(Oct. 05, 2010) China’s ability to play both sides of the foreign aid game—as giver and receiver—highlights one the many contradictions in the development “industry”, writes Brady Yauch.
After recent evidence showed that China was receiving hundreds of millions of dollars in foreign aid funds to fight diseases such as malaria that were almost non-existent in the country—and at the expense of other developing countries suffering thousands of deaths from these same diseases—there are new reports revealing that this is just the tip of the iceberg and that China is receiving billions of dollars in foreign aid each year. Many are now asking why, when China spends billions of dollars on lavish projects such as the 2008 Olympics and the Shanghai Expo, it deserves any aid at all.
Welcome to the wacky world of foreign aid.
According to the Associated Press (AP), China received $2.6-billion in aid funds from donor countries in 2007-2008. Of this, Japan handed over $1.2 billion, with Germany giving about half that amount, followed by France and Britain. The U.S gave China $65-million in 2008 to promote safe nuclear energy, health, human rights and disaster relief.
The report also says China is one of the biggest borrowers from the World Bank—taking out about $1.5 billion a year.
The foreign aid handouts to China come as the country holds more than $2.5-trillion of foreign reserves and, hands out itself, billions of dollars in aid to less developed countries. According to Deborah Brautigam’s, “The Dragon’s Gift: The Real Story of China in Africa” China gave more than $2.5-billion in aid to African countries alone in 2009—along with $375-million in debt relief and more than $1.5-billion in concessional loans from its export-import bank.
China has also recently pledged to give $10-billion in concessional loans to Africa.
And last year, China spent hundreds of billions of dollars on its own stimulus program to combat the global economic downturn of 2008.
China’s Commerce Ministry defends taking foreign aid, saying the country is still a developing country with 200 million poor people and major environmental and energy challenges.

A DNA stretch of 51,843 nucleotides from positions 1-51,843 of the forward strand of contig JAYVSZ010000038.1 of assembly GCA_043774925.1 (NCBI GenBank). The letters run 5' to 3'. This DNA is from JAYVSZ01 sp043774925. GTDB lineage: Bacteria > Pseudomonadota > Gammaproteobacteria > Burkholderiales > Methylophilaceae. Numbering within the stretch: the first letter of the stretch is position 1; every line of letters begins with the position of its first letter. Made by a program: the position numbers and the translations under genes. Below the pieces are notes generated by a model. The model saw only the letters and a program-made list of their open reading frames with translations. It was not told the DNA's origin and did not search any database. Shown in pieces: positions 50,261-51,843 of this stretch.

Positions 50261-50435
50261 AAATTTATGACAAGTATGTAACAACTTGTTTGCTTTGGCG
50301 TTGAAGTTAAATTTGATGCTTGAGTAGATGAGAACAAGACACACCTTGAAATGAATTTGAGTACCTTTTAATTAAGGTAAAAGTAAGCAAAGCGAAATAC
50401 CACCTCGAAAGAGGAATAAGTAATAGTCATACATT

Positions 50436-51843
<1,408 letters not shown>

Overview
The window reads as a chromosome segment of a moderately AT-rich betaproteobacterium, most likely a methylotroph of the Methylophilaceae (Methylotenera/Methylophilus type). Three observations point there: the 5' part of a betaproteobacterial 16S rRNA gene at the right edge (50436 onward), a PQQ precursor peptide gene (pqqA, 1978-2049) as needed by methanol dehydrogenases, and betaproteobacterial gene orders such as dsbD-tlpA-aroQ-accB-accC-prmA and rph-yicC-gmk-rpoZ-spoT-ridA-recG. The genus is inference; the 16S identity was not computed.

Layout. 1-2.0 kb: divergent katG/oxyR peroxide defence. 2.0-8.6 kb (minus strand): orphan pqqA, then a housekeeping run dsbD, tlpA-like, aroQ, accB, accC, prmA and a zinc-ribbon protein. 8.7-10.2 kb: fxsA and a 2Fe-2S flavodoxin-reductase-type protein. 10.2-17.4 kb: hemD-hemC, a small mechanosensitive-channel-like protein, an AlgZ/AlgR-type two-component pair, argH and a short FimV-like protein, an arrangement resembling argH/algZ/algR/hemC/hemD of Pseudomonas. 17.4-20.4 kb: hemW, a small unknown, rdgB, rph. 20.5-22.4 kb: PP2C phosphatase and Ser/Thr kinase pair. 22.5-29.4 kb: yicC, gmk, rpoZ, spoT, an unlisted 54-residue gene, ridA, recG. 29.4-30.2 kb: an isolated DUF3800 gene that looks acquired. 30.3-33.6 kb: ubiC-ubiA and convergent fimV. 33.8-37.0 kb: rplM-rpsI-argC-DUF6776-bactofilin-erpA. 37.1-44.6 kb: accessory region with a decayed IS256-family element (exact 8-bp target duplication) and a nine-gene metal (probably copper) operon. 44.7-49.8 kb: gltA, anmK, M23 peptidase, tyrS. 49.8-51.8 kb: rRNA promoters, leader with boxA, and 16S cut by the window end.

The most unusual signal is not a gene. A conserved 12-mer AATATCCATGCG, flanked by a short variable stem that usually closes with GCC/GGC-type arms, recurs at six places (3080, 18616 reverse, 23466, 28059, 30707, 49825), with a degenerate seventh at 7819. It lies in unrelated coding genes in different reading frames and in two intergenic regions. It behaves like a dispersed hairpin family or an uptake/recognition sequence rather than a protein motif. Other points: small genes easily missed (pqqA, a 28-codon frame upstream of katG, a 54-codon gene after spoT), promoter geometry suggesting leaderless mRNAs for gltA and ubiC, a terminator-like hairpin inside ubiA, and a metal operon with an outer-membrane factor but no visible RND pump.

Defending their honour, Indian officials jumped the gun and said India could do without the aid money. According to the Financial Times, India’s finance minister, Pranab Mukherjee called Britain’s aid to India “peanuts” in proportion to overall aid. He said he would rather surrender such funds if the British government decided to cut it.
In recent years India has also whittled down to six the number of countries “allowed” to give it foreign aid. The fact that India is picking and choosing which countries can give it aid money suggests that foreign aid is used primarily for geopolitical power politics and not poverty alleviation. It also raises the question of who, exactly, needs who in this relationship.
Furthermore, India, like China, is itself, a foreign aid donor, giving money to countries such as Burma and Afghanistan and in sub-Saharan Africa.
More profoundly, aid to booming countries like India and China, who still claim millions of poor, raises the inevitable question: who, ultimately, is responsible for the development of a country’s poor, particularly when that country is flush with cash?
According to AP, China is particularly adept at presenting itself as either a global power or poor developing country, depending on the circumstance.
“It is proud of having lifted half a billion people out of poverty and is beginning to flex the muscle that comes with being an economic power,” the report says. “Yet when, for instance, it is called on to agree to binding reductions in carbon emissions, it replies that it can’t because it’s still a developing country.”
Claiming to be a “developing” country in order to bring in cash, while offering subsidized loans and cheap financing to projects in Africa and Southeast Asia for geopolitical reasons, provides more than enough evidence for developed countries to turn off the foreign aid taps immediately to countries like China and India. If these countries truly care about their poor, they can raise living standards for their citizens through political and economic reforms internally, without needing to go to the world with begging bowls.
Brady Yauch, Probe International, October 5, 2010
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Categories: Foreign Aid